Media went a little wild on Friday spreading the false story that President Donald Trump told people to inject themselves with disinfectants like bleach or Lysol.
That wasn’t what Trump actually said, as we previously reported. He didn’t suggest anyone inject bleach or Lysol. He was asking questions in the context of the presentation just given by the DHS undersecretary Bill Bryan about the benefit of sunlight or UV light to disinfect or kill the virus. He asked if there “something like that” that could work as a possible treatment.
Turns out, as we noted, there are also scientists who were exploring this very concept, using ultraviolet light to “disinfect” the lungs.
Many people shared a video showing the work of doctors at Cedar Sinai who have developed the “Healight.”
The video simply shows #Healight a first-in-class medical device developed by the MAST team at @CedarsSinai – it utilizes UV-A light as a potential treatment for #coronavirus $AYTU @MarkPimentelMD @RuchiMathurMD @AliRezaieMD @josh_disbrow @BioscienceAytu
— Ryan Swaggart (@ryan_swaggart) April 25, 2020
The idea is to administer ultraviolet light inside the bodies of patients inflicted with respiratory infections. The research team at Cedars-Sinai is currently working with the FDA to explore an expedited regulatory process to use the treatment as a possible medical intervention for those suffering from the Wuhan coronavirus.
They’re working with Aytu BioScience to help develop and market it.
The Healight technology employs proprietary methods of administering intermittent ultraviolet (UV) A light via a novel endotracheal medical device. Pre-clinical findings indicate the technology’s significant impact on eradicating a wide range of viruses and bacteria, inclusive of coronavirus.
“Our team has shown that administering a specific spectrum of UV-A light can eradicate viruses in infected human cells (including coronavirus) and bacteria in the area while preserving healthy cells,” stated Dr. Pimentel of Cedars-Sinai. Ali Rezaie, MD, one of the inventors of this technology states, “Our lab at Cedars-Sinai has extensively studied the effects of this unique technology on bacteria and viruses. Based on our findings we believe this therapeutic approach has the potential to significantly impact the high morbidity and mortality of coronavirus-infected patients and patients infected with other respiratory pathogens.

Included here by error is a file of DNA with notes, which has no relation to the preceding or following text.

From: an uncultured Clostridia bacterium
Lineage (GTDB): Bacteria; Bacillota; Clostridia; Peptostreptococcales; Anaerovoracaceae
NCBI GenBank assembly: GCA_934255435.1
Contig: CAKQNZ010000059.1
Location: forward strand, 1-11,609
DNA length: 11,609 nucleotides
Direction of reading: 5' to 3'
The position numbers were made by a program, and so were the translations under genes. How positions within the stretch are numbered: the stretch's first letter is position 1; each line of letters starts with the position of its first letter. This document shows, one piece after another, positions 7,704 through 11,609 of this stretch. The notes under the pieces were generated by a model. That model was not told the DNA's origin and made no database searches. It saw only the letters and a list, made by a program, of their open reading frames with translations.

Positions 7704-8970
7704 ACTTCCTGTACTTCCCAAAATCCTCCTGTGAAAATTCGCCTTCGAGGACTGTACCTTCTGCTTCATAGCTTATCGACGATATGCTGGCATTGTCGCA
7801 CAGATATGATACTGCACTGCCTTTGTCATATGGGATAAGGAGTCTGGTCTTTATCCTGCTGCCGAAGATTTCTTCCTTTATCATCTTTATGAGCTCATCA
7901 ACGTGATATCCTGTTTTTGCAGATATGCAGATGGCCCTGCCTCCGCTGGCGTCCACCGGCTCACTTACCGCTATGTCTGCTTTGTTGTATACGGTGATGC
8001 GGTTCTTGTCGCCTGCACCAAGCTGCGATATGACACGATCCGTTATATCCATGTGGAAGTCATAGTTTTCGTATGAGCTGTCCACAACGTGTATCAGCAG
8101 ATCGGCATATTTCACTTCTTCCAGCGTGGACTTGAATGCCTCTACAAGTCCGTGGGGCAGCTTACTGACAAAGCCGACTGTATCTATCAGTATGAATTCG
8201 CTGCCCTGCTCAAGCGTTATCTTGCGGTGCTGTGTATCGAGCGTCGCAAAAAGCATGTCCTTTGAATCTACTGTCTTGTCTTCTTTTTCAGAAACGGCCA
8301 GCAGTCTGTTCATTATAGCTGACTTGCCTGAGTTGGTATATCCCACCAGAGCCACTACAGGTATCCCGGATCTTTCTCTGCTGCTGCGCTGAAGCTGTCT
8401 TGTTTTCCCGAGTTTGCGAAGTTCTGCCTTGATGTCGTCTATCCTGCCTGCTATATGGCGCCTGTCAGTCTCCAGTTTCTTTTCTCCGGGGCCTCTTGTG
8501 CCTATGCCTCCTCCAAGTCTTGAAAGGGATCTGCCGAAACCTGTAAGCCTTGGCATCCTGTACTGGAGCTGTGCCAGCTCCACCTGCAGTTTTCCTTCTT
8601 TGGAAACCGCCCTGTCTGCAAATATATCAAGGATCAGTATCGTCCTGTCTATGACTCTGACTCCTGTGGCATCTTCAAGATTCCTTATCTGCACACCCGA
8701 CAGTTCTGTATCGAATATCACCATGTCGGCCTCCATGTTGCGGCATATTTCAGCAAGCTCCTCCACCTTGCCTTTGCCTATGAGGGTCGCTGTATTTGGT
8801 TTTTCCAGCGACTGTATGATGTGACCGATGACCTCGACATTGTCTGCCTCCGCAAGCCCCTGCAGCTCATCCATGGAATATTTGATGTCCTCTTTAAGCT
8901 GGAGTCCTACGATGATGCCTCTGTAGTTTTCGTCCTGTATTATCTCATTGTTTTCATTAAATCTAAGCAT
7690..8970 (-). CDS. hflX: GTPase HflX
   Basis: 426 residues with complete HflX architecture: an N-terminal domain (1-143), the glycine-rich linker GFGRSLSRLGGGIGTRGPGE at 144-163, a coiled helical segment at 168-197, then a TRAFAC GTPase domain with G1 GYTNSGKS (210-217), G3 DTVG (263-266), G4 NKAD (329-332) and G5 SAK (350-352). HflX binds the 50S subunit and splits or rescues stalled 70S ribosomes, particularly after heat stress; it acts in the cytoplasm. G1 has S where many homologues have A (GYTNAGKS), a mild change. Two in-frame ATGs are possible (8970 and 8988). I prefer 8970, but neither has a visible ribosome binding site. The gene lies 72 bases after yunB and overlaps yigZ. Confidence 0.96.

So, it sounds like scientists don’t think that Trump’s idea was all that silly, right? That they’re actually already working on it. There are also multiple other efforts underway looking at the use of UV light to kill the virus.
But this didn’t sit well with a New York Times reporter, Davey Alba, who says that she flagged the video to Youtube because people were spreading it in the wake of Trump’s comments.
I contacted YouTube about this video, which is being shared on tons of replies on Twitter & on Facebook, by people asserting that it backs up Trump's idea throwing it out there that UV rays kill coronavirus.
YouTube just said it removed it for violating its community guidelines. pic.twitter.com/gbs5Igq0yy
— Davey Alba (@daveyalba) April 24, 2020
How incredible is this? She’s literally tried to shut down a description of a possible therapy by enterprising scientists because it might actually back up what Trump said. And Youtube pulled it for “violating standards.” What standards? Being something that shows Trump might be right?
Fortunately, the video had already been downloaded everywhere and Aytu BioScience has a backup on their site. “For reasons still unclear.”
Many are now talking about UV light being used as a treatment for COVID-19. We are proud to have teamed up with @MarkPimentelMD and his team at @CedarsSinai. They developed Healight. Peer-reviewed data will be published in days, but here's how it works: https://t.co/9E6dyOkwhI
— Aytu_BioScience (@BioscienceAytu) April 24, 2020
It’s called media TDS and describes those who can’t stand to see Trump be right about anything and so are willing to censor actual science intended to help fight the virus.